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18 April 2014

Review: Honor's Knight

Honor's Knight
Honor's Knight by Rachel Bach

My rating: 4 of 5 stars

You may recall that I was underwhelmed by the first book in this series, Fortune's Pawn. Honor's Knight is much, much better even while somewhat magnifying the flaws of the first book.

Honor's Knight effectively takes place directly after the big reveal of the previous book. Devi has a much more significant problem on her hands, and the book is really just allowing the characters to play in the universe we have set up now. A lot of cool ideas, a lot of good reveals, and some truly awesome scenes go along with a story that feels a lot tighter and streamlined even if it leans more on some traditional tropes than previously.

There isn't the sort of agenda-driven stuff I felt was all over the place with the first book, and the episodic structure has calmed down somewhat (although there were still moments of clear "point a -> point b -> point c" throughout that were far too noticeable to ignore). The point of a lot of that in the first book, though, clearly was an attempt at establishing a setting so we can now focus on more of the plot this time. Had this story been one full book as opposed to three, perhaps my tolerance of a lot of the choices made might have been higher. More importantly, though, it's a compelling, fun ride in this one, and sets up what should be an excellent conclusion when the final book comes out.

Overall, I've gone from wavering a bit on this series to finding it worth recommending. I'm hoping, at this point, that the final book holds up the type of quality Honor's Knight does.

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16 April 2014

Review: The Word Exchange

The Word Exchange
The Word Exchange by Alena Graedon

My rating: 0 of 5 stars

When it comes to what's new and hot and awesome in dystopian fiction as of late, it usually centers around fascistic governments or a world recovering from a major war or disaster, or simply becoming some sort of post-apocalyptic survival story. Rarely is it one that, instead of attacking people directly, it chooses instead to attack language. Thus Alena Graedon's The Word Exchange.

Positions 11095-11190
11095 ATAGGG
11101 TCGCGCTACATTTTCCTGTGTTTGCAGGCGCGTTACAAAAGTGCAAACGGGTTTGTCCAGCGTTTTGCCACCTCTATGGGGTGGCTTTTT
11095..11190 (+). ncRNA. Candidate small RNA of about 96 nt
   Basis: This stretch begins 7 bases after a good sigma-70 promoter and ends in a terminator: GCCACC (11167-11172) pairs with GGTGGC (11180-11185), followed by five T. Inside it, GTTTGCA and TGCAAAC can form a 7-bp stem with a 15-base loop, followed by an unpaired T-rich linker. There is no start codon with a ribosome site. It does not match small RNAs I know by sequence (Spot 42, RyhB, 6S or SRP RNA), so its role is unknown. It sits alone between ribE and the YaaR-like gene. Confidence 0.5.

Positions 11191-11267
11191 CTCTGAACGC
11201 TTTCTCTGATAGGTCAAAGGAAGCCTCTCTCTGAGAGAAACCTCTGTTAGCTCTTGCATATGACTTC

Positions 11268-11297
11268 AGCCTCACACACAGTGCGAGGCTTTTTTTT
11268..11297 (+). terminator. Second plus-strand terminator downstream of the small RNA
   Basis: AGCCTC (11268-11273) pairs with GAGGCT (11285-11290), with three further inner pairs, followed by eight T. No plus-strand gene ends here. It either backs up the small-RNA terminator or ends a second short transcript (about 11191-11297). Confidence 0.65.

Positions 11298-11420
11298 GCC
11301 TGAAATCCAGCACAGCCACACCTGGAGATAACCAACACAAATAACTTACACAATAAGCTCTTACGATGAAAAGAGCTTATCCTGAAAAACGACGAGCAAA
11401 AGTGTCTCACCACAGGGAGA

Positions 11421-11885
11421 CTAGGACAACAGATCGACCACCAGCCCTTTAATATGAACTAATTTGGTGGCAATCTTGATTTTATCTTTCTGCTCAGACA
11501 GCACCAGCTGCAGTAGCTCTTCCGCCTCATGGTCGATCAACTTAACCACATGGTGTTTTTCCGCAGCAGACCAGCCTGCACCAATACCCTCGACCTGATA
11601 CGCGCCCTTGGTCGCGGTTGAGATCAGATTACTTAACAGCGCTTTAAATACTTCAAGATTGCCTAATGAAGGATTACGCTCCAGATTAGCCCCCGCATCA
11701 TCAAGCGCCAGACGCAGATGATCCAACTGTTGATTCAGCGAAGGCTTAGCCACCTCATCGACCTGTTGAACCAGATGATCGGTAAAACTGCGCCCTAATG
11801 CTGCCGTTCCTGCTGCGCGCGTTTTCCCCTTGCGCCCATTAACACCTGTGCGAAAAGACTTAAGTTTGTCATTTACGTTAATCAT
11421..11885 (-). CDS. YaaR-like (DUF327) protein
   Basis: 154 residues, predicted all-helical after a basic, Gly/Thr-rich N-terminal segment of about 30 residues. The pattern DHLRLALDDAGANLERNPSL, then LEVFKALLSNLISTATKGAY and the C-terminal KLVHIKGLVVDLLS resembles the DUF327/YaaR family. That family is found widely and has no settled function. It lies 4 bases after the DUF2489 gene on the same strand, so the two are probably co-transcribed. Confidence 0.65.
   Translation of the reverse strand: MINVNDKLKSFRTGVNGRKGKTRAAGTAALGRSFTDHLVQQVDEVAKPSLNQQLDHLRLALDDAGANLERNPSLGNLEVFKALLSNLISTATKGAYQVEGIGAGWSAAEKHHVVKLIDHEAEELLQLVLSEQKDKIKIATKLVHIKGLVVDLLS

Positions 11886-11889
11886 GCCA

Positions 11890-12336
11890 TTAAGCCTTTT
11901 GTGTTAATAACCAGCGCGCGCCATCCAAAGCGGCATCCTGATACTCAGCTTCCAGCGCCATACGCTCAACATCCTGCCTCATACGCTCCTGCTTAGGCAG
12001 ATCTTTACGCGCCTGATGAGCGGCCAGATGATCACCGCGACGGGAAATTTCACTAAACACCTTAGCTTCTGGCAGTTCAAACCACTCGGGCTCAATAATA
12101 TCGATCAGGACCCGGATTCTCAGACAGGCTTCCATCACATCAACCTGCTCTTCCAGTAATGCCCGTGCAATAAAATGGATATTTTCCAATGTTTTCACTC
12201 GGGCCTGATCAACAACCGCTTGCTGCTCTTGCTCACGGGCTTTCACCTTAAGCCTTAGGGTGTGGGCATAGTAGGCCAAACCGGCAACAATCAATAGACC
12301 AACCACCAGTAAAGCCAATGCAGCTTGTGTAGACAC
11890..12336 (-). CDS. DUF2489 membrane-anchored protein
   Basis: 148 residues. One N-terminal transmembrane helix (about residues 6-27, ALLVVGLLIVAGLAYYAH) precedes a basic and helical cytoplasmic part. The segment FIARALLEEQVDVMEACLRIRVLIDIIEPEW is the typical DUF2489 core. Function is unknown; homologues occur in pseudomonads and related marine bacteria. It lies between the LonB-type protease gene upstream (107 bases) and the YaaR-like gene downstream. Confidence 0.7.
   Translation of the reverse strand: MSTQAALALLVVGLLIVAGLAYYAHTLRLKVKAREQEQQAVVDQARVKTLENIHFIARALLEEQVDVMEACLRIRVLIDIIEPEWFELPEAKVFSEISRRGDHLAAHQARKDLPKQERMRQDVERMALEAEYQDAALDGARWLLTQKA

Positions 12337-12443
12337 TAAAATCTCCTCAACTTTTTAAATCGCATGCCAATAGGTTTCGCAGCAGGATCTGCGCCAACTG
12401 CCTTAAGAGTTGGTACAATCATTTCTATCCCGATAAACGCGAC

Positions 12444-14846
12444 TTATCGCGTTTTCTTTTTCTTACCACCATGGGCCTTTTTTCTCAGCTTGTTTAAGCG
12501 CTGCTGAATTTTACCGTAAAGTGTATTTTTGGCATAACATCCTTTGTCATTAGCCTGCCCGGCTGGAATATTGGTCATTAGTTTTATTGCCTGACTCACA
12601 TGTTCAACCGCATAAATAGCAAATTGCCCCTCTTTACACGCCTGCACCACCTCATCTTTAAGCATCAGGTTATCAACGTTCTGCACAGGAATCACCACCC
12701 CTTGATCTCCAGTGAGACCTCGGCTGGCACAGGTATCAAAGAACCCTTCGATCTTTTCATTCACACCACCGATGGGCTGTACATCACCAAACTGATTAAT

There are a good deal of books that have been published over the years that deal with language and the written word as a major point, whether it be fantasy like Blake Charlton's Spellwrite trilogy, or the somewhat fantastic/paranoid like The Raw Shark Texts. In The Word Exchange, it's a computer virus that turns real, it's people getting sick (sort of like The Flame Alphabet from a few years ago) from the technology designed to help them communicate. It's technology turning on us.

The story is based around a gadget called The Meme. It's like a smartphone equipped with Google Now except it can do so much more, and one of those things is helping with word replacement. Don't know a word being used? It will explain it to you. Have a word at the tip of your tongue? The Meme can help. Not surprisingly, the world becomes significantly reliant on these things, and then language slowly starts falling apart. Nonsense words become recommended, language radically shifts, and people are slowly losing their ability to sleep, write, and basically communicate at all. Part of the story is one man's descent into language madness, and the other half is someone who has, to this point, avoided what they're calling the "word flu" and is working to try and fix the problem.

The book, as noted, is somewhat derivative in the sense that books about language being manipulated or gone bad is not a unique trope. It is, however, rare enough to end up feeling like a unique read. The technological aspects are cautionary and interesting without suffering from the sort of gadget fear that some books tend to engage in. While there is a message in here, it's not so overpowering as if you cannot enjoy the book without agreeing with the underlying premise or buying into the mentality. It's not realistic, but that's okay - it is a pretty fun, well-paced science fiction tale.

Where the book does fail a bit is that it may not follow through with the expectations you have. You only get an inkling of the type of verbal meltdown being experienced, and I was always wanting more from it. More examples, more evidence, more story from outside of the two main characters. The world built for this story was so interesting and vast that it felt unfortunate that the story of society wasn't being told more.